Thesis

Exploring genetic diversity and adaptive phenotypes of a wild, perennial sunflower, Helianthus cusickii for crop utilization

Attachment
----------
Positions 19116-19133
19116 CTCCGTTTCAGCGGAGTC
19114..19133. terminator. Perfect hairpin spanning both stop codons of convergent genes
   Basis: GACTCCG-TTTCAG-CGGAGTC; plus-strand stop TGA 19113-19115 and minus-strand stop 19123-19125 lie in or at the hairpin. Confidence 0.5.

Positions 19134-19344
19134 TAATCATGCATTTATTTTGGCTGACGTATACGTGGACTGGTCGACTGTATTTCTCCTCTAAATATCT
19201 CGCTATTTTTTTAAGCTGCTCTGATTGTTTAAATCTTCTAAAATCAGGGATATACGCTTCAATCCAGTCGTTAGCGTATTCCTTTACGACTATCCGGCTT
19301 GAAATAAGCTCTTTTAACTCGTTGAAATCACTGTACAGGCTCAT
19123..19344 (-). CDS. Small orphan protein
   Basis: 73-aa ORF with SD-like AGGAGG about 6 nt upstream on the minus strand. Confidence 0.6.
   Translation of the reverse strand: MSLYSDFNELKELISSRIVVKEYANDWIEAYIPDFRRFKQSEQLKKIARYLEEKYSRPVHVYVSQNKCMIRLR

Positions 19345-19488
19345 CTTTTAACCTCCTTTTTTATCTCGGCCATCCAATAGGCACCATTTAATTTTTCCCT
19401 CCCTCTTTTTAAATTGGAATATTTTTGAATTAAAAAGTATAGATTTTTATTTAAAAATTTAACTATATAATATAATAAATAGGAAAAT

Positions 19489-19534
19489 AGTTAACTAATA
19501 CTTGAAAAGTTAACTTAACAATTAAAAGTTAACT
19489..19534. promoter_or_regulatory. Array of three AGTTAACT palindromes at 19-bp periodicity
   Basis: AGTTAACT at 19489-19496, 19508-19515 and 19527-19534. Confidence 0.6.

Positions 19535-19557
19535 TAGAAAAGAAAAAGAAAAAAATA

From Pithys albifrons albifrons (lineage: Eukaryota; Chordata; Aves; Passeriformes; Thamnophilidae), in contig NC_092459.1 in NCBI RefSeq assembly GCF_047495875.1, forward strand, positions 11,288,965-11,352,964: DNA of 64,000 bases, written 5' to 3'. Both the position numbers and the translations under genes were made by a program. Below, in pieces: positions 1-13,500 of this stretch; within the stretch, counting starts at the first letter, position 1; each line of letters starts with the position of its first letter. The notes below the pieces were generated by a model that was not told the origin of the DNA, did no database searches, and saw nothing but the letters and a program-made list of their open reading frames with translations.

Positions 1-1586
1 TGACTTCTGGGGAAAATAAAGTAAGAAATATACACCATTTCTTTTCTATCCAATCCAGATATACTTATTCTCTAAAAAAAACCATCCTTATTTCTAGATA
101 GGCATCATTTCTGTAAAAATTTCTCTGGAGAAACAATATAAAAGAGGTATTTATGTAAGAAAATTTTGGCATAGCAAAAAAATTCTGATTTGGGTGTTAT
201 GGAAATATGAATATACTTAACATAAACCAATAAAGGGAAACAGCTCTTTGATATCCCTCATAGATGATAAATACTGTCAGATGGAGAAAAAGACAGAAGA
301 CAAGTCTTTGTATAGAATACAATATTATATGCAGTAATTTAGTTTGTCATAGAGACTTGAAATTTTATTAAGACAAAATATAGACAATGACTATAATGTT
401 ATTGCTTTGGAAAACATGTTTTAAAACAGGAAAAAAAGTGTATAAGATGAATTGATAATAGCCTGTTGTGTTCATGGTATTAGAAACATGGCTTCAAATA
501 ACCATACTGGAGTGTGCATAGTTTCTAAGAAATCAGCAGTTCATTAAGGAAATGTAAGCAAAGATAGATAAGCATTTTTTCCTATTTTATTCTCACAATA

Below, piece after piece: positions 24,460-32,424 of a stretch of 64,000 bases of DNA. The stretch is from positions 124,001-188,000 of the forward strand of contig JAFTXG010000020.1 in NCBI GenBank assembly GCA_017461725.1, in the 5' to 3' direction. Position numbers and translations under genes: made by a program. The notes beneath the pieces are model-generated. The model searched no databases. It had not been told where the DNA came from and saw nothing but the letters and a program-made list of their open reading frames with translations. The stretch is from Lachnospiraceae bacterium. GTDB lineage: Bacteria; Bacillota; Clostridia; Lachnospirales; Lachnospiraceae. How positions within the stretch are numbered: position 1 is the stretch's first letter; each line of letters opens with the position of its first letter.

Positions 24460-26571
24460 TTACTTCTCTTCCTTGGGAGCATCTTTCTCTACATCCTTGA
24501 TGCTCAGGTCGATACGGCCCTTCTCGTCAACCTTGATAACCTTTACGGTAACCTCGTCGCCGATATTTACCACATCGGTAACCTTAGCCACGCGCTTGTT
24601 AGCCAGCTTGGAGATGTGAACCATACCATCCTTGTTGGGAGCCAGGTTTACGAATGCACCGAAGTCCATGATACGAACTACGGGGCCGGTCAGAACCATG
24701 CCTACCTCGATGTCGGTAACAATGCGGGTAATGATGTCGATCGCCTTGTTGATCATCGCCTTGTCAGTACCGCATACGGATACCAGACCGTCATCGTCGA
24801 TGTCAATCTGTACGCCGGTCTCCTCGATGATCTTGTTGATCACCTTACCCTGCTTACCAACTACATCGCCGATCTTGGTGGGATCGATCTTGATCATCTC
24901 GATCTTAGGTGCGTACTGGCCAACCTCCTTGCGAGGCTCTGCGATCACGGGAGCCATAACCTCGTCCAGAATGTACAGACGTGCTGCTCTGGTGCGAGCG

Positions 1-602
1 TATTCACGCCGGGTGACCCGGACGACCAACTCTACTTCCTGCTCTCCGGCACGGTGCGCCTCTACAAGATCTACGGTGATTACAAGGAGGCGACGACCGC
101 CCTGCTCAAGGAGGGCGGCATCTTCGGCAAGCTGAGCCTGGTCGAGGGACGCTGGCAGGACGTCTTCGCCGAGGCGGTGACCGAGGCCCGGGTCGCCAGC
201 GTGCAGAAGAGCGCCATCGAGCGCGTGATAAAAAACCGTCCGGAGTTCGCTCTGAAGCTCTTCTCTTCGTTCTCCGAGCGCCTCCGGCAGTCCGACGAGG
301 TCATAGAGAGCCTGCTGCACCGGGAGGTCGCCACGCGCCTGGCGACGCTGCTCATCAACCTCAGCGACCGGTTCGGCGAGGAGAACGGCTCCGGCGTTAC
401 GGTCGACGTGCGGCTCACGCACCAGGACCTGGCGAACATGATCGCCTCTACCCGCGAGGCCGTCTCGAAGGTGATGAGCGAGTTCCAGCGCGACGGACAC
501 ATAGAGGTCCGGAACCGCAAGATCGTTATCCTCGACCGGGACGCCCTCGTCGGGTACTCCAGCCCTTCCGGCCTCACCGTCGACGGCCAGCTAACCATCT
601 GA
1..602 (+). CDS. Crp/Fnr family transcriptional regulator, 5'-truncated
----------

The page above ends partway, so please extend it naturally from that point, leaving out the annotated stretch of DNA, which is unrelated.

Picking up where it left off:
Perennial grain crops are presently offered as a solution to current agricultural problems such as soil erosion, excessive water use, and water quality degradation while supporting ecosystem services. A longer growing season allows for a substantial root system to develop for the assimilation of nutrients and water at greater depths, minimizes nitrogen loss and conservation of water. A wild, perennial sunflower, Helianthus cusickii, close relative to the domestic sunflower, Helianthus annuus, has the potential to offer beneficial alleles for crop improvement to H. annuus. In particular, Helianthus cusickii could be a source of genes for drought tolerance, since it is found on dry, rocky sites in low rainfall regions and has a distinctively robust taproot. Here I evaluate the agronomic value of H. cusickii and whether it merits further research in sunflower crop improvement. Specifically, I characterize genetic variation via microsatellites within and among populations of H. cusickii and phenotypically assess important, agronomic traits in field trials. A study of nine populations demonstrated H. cusickii had a considerable amount of diversity and low population structure with He = 0.47 and FST = 0.247. Growth performance studies showed that H. cusickii did not adapt well under field conditions in southern Kansas during two field seasons. These results did indicate that H. cusickii had greater vigor and survival in an unirrigated field with earlier planting, rather than an irrigated field with later planting, however this also resulted in smaller sized plants. Comparison of annual and perennial root traits showed an average root:shoot ratio of 0.735 in H. cusickii, and an average root:shoot ratio of 0.442 in H. annuus. Interspecific crosses (H. cusickii x H. annuus) between 23 plants resulted in the formation of 20 seeds, however plants grown from the hybrid seed did not reach anthesis. I conclude, based on these experiments that H. cusickii holds potential for use of donor genes in domestic sunflower cropping systems. As this research served as a preliminary analysis of this wild perennial sunflower, further studies would be needed in order to assess plant water relations and the most beneficial quantitative trait loci. Keywords: Helianthus annuus, Helianthus cusickii, phenotyping, genetic diversity, germplasm-bank accessions, microsatellite markers, perennialization

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